Managers have the authority to make decisions on human resource management practices, and variations in these practices are observed not only across countries and industries but also across organizations in the same sector. How do we theoretically explain these variations? This thesis extends the existing studies focusing on organizational and individual factors by: first, shifting our focus from organizational to individual factors (managers) because they are the ones with the power to make decisions on HRM practices; second, qualitatively examining managers’ beliefs, values and philosophy because the existing studies have mainly been quantitatively examining their influences on HRM practices, and their meanings and interpretations have not been addressed adequately; and third, using the theory of institutional logics to explain the variations in HRM practices and discuss how managers’ socialization processes shape their adoptions of institutional logics. This is a qualitative study of the Taiwanese ICT industry. Because of its history, Confucianism and American business concepts influence HRM practices in Taiwan. I, therefore, theoretically regard paternalistic management (rooted in Confucianism) and empowerment (evolved from scientific management in the US) as two institutional logics guiding the Taiwanese managers to make decisions on employee training and participation, which are the two areas these logics differ. I also gather data from semi-structured interviews with managers, R&D engineers and software developers in the industry and archives (such as the publications from the government, media, HRM consultancies and online posts) to analyze my question. Based on the data, I find different logics in the industry: in terms of employee training, there are the logic of informal training and the logic of formal training; in terms of employee participation, there are the logic of paternalistic management and the logic of empowerment. Managers’ socialization processes also explain their different adoptions of logics: managers deliberatively evaluate how they were managed via different logics, and they adopt each of these logics based on their positive or negative evaluations. This thesis makes empirical and conceptual contributions. This thesis provides original novel data with ‘thick descriptions’ of managers’ beliefs, values and philosophy and further theorizes this strand of literature. The role of managers’ socialization processes in shaping their logics adoptions is further discussed. This thesis also has practical implications for those who aim to enhance employees’ job quality and firms’ competitiveness: for example, the government agencies could recognize those who have concrete systems to formally train and involve employees in decision-making processes, publish and share these best practices, send public servants to hold seminars or workshops to guide firms to apply for governmental subsidies/aids, and provide consulting services regarding employee training and involvement systems.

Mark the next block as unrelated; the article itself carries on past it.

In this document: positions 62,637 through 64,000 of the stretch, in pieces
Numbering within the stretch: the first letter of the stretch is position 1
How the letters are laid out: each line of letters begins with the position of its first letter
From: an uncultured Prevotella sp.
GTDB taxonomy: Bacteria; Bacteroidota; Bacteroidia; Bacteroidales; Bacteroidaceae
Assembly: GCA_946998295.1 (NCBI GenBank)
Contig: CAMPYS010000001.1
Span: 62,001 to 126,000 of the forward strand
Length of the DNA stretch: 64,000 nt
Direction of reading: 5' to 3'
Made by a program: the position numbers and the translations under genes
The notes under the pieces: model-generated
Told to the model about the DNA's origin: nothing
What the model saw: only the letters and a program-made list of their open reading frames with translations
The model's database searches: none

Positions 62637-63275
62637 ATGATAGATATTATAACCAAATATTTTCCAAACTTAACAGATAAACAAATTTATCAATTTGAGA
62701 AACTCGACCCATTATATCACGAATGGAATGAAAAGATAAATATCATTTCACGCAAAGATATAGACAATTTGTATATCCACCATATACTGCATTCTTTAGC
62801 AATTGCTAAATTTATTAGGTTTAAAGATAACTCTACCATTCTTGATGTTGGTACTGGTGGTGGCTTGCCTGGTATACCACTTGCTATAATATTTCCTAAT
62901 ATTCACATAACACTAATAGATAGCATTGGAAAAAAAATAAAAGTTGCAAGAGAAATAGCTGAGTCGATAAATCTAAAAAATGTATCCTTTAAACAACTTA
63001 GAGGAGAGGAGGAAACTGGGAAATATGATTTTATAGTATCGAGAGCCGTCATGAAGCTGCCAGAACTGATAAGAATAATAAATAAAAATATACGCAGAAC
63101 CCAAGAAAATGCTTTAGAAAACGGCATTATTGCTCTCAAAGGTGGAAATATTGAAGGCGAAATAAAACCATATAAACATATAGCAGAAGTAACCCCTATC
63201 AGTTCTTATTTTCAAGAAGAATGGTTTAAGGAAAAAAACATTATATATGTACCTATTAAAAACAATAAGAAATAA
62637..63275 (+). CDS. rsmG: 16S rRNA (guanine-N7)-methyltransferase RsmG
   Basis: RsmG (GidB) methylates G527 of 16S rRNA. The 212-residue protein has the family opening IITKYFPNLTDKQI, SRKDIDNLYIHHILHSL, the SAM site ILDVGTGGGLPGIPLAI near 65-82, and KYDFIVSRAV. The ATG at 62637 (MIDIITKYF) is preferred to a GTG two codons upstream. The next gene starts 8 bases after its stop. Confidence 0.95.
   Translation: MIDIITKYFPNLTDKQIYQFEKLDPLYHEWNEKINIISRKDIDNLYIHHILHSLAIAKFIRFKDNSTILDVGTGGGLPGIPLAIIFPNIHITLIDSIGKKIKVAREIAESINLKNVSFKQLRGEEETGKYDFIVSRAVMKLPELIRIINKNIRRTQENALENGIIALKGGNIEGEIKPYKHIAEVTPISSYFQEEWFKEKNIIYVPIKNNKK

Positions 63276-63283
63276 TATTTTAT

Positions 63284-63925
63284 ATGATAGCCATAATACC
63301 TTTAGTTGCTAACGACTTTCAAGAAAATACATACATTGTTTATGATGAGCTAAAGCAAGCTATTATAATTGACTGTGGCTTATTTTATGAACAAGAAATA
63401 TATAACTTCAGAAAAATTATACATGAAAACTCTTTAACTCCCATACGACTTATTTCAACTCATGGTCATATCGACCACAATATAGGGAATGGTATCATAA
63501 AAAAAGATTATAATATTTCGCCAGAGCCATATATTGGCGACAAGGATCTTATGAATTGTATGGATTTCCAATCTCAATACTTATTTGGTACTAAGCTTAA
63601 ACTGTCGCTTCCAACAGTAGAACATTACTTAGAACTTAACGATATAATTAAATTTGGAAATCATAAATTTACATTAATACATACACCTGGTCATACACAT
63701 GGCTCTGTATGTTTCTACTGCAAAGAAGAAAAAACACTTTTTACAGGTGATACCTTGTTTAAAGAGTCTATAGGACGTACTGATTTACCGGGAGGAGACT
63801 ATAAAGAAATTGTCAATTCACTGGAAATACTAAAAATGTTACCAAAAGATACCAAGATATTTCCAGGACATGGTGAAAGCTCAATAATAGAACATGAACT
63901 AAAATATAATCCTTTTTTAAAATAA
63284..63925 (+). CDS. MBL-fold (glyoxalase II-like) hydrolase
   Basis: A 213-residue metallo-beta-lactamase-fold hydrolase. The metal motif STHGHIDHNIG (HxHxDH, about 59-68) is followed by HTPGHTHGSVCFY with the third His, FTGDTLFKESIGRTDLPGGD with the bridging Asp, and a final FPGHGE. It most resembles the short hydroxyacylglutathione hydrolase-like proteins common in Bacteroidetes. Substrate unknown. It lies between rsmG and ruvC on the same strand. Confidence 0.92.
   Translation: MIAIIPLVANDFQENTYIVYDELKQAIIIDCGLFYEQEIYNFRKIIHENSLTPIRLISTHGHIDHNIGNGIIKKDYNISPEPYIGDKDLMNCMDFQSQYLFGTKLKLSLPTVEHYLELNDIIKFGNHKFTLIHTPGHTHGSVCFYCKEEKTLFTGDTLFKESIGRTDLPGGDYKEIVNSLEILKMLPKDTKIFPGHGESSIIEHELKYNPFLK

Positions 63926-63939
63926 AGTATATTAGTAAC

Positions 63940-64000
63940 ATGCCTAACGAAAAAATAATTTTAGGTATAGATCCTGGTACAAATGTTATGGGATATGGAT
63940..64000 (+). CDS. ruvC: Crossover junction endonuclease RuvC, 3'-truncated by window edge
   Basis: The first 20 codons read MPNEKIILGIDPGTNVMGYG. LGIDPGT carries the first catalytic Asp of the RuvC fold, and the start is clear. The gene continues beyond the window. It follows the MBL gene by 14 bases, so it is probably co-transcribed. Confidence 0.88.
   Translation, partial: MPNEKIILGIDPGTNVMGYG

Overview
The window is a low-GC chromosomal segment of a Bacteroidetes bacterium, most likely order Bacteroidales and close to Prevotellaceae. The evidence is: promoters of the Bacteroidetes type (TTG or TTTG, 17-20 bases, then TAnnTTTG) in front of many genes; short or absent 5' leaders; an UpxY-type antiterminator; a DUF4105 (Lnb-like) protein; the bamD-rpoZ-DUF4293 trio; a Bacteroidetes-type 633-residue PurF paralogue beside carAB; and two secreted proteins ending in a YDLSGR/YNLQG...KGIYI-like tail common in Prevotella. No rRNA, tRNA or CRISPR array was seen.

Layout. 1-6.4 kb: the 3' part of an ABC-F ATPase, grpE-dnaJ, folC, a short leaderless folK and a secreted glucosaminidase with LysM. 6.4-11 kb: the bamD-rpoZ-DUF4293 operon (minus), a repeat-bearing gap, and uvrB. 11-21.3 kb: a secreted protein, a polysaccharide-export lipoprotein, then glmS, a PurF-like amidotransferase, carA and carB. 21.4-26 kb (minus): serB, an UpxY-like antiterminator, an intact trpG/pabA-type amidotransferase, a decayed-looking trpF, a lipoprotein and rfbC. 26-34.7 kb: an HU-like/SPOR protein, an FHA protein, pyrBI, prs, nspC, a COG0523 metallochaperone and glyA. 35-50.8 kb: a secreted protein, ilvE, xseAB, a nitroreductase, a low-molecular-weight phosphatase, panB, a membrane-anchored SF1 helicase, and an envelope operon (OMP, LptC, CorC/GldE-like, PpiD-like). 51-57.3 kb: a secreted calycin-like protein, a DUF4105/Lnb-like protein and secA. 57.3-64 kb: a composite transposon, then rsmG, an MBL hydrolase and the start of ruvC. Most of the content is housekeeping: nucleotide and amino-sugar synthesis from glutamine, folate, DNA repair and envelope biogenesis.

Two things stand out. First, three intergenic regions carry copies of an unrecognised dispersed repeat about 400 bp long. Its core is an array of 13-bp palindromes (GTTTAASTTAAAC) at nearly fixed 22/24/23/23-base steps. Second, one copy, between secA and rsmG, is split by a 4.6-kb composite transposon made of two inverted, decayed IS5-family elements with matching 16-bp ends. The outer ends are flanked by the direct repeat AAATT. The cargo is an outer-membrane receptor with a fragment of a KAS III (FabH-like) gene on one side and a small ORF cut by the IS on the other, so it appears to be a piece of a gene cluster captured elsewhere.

|Original language||American English|
|State||Published - Apr 2021|
|Event||The 39th International Labour Process Conference 2021: ‘Security in Work? The workplace after COVID-19’ - |
Duration: 12 Apr 2021 → 14 Apr 2021
|Conference||The 39th International Labour Process Conference 2021|
|Period||12/04/21 → 14/04/21|